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Tuesday, February 26, 2008

It came down to the knobs

Finally got to look at the LG range. Right away I did not like the idea of electronic controls for the rangetop burners. While this may be adequate, call me old-fashioned for thinking that traditional knobs represent a better interface.

This actually reminds me when cars started having electronic (or vacuum) controls for heating/air conditioning and dash instruments in the 1980s and how this progressively went back to straightforward dials. I believe this is a matter of understanding the relationship between a state to its range of possible values, and a dial with a pointer is much faster to read (or set). A burner set to 5 is harder to understand than medium.

The Brault & Martineau liquidation center in Brossard had a floor demo Samsung FTQ386LWX (FTQ386LWUX in the US) for $1299 including a 5 year service contract and delivery. This unit is very similar to the LG but much simpler controls with analog stovetop knobs. I was really impressed with the design, with true 3 fan convection (the oven elements are not used) and a HUGE 5.7 cu. ft. oven capacity and a warming drawer. Also the burners are the same ribbon type found in the Dacor and Viking (and other high-end appliances) and come up to full power in about 5 seconds.

So we get it on Thursday!

More on appliance warranties

Thanks to a very helpful sales rep at JC Perreault I found out why GE Profile is $200-$300 more expensive for what looks like the same range as the standard GE models -- Its the warranty on the Ceran cooktop. The basic GE appliance warranty only covers 1 year on the ceramic cooktop, whereby the Profile covers it for 5 years.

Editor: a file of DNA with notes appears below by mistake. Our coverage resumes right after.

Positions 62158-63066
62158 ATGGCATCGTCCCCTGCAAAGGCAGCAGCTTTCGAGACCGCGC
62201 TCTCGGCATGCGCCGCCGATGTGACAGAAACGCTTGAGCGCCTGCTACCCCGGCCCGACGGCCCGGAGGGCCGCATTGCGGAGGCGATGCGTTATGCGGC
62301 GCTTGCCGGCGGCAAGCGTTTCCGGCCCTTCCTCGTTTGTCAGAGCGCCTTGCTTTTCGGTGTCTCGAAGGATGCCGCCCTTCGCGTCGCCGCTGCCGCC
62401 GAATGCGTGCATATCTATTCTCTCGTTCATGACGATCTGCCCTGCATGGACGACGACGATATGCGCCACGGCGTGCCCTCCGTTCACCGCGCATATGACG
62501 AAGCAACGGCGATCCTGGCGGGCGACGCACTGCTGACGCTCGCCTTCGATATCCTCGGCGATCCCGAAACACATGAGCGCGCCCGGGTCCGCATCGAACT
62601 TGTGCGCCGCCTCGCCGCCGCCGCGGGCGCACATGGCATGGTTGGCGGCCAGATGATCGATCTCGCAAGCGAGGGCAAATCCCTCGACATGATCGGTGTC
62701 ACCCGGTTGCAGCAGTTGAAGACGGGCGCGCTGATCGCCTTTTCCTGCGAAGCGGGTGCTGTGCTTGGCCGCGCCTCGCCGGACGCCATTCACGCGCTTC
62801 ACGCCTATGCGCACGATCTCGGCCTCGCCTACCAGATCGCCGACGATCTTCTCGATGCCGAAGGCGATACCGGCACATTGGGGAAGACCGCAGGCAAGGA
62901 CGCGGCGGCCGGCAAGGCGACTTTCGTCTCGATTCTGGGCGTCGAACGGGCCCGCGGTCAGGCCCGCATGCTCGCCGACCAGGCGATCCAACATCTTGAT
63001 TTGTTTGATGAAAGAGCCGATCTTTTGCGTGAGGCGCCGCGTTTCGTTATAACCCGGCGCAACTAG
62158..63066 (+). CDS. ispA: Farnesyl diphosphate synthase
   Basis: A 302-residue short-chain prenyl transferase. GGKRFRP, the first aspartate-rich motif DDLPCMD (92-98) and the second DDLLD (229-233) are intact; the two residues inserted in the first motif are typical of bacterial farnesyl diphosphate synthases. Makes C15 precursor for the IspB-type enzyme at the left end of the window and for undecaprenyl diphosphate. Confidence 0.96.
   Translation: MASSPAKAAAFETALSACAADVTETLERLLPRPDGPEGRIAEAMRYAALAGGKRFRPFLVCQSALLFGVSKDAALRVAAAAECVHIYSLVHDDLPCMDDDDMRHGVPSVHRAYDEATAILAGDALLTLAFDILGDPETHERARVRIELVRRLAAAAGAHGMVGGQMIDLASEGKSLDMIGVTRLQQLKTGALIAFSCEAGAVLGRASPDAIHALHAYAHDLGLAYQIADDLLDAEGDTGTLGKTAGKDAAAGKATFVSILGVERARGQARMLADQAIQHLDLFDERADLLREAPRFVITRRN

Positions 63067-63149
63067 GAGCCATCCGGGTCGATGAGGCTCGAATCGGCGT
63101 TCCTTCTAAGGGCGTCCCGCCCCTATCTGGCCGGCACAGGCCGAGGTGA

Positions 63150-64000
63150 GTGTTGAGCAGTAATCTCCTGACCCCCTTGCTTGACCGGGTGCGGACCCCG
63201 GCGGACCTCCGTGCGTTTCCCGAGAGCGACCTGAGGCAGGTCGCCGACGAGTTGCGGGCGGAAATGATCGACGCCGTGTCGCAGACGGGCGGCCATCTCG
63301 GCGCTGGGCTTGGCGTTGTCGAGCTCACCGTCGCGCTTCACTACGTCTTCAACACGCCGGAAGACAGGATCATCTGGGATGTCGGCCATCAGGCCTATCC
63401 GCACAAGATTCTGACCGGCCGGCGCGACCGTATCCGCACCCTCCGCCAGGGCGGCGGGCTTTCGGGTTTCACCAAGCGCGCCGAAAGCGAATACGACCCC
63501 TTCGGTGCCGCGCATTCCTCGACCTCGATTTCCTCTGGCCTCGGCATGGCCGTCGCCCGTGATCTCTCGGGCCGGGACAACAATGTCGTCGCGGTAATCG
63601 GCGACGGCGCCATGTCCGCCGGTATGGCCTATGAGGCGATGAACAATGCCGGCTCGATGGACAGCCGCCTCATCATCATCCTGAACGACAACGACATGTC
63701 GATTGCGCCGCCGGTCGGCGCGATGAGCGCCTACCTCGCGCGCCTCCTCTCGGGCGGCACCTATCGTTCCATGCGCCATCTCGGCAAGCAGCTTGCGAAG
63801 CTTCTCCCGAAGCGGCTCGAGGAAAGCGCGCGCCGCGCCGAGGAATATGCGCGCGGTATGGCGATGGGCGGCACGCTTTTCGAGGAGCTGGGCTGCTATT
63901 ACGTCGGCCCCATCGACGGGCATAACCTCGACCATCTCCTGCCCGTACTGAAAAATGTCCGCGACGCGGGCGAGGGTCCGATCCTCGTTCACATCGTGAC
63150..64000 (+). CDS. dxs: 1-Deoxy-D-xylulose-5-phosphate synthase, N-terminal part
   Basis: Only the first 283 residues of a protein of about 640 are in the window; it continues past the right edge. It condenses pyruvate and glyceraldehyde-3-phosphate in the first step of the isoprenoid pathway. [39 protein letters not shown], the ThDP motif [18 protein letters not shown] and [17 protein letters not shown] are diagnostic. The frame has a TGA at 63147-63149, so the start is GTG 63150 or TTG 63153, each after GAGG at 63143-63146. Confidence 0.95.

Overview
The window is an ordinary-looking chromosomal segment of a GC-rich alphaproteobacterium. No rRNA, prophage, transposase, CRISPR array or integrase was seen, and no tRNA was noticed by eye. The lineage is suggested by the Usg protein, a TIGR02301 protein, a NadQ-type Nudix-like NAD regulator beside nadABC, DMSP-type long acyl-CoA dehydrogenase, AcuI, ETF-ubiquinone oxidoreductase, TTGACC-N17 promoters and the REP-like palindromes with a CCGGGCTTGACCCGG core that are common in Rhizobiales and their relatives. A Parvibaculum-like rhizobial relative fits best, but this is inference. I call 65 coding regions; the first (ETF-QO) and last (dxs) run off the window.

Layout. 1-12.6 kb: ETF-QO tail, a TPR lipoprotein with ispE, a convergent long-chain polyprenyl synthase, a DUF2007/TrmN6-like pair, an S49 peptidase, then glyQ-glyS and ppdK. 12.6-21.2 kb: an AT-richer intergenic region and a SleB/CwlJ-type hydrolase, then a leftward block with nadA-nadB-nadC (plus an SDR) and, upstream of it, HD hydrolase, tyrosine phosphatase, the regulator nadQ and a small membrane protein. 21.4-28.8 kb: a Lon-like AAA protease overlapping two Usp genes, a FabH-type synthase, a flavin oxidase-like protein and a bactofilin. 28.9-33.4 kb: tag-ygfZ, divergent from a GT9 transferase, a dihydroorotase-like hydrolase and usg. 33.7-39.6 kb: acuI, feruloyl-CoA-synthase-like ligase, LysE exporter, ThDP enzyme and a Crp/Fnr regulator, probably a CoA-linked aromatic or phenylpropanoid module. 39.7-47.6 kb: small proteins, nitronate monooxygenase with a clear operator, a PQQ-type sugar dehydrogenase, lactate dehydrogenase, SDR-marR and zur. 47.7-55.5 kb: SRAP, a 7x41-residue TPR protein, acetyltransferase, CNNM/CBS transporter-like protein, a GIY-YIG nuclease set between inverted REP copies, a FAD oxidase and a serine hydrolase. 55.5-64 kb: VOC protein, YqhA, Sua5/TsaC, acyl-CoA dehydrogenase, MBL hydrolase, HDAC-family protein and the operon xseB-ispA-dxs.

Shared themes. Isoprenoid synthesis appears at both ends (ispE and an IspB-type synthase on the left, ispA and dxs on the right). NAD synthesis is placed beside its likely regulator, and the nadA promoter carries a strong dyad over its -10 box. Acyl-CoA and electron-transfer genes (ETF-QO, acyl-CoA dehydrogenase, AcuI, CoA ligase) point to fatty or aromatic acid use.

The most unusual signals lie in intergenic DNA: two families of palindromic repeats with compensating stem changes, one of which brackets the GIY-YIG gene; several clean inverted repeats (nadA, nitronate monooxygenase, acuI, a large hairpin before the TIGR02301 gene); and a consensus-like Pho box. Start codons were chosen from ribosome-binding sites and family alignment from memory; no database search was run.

Comparing different appliances I thought all ceramic cooktops were covered for 5 years, so I guess I was wrong. More points in favor of the LG, with a 2 year base and 5 year warranty on the cooktop.

Monday, February 25, 2008

Warranties of high end "architect" vs. low-end appliances

When we moved into the house in Brossard, we fully intended to put in a "dream kitchen" with high-end appliances with dual ovens and a gas (or induction) cooktop. Since the range crapped out we thought again about doing this, so I started pricing high end equipment from Dacor, DCS (my preference), Wolf, Thermador and Viking. The better-half's cousin has a huge Viking in her house in Connecticut and having used it, I can attest to its quality.

But the pricing...ouch! the best deal on a DCS 30" dual fuel was $4500, with Dacor and Viking even more expensive. Even "mid-high-end" Bosch was hovering around $2,200 as with the mainstream brands like KItchenAid Architect or GE Profile.

So aside from looking like it belongs in a commercial kitchen, what justifies double and triple the price for a high-end appliance? Certainly not the warranty.... All of the high-end brands offer a meager 1 year standard (except Wolf, which is 2 years). And 3rd party service contracts offered by the dealer are typically more expensive the higher the selling price the final cost of a high-end appliance is pretty steep indeed. And they don't seem to be any more reliable than the mainstream brands. So more points to the LG range with its standard 2 year warranty.

When I bought my high-end audio equipment at least I could justify spending $2200 for my Bryston B-60 amplifier because it came with a 20 year warranty.

Sunday, February 24, 2008

Fed up with crappy appliances

Our 6 year old Kenmore range (model no. C970-657081 manufactured by Frigidaire) broke yet again over the weekend. Two columns of the touchpad for the oven, including the "Start" button, stopped taking any input, rendering the oven completely useless. (Only the 1, 4, 7, and Cancel buttons work). The rough estimate from Sears service was $261.99 for a new control module and $275.99 for a new touchpad (!) and $120-180 for the service tech labor.

A quick check on-line showed that I am not alone with this problem. Check out this thread on fixitnow.com.This was the 3rd problem we have had with the stove. The first was a defective drawer and the second was the oven thermostat, both fixed on the Sears service contract. Needless to say my opinion of Frigidaire and Kenmore products are pretty bad, not to mention the prohibitive parts prices. Our last stove, a Hotpoint (made by Camco in Montreal), never had any problems for about 18 years....

So we are shopping for a new range. As I am baking a lot of bread, oven size and convection quality are really important. From what I dug up on the 'net, GE, LG and Samsung seem to get high ratings for performance and reliability. I don't really like the all-electronic controls of the LG, so I'm leaning towards the Samsung FTQ386LWX.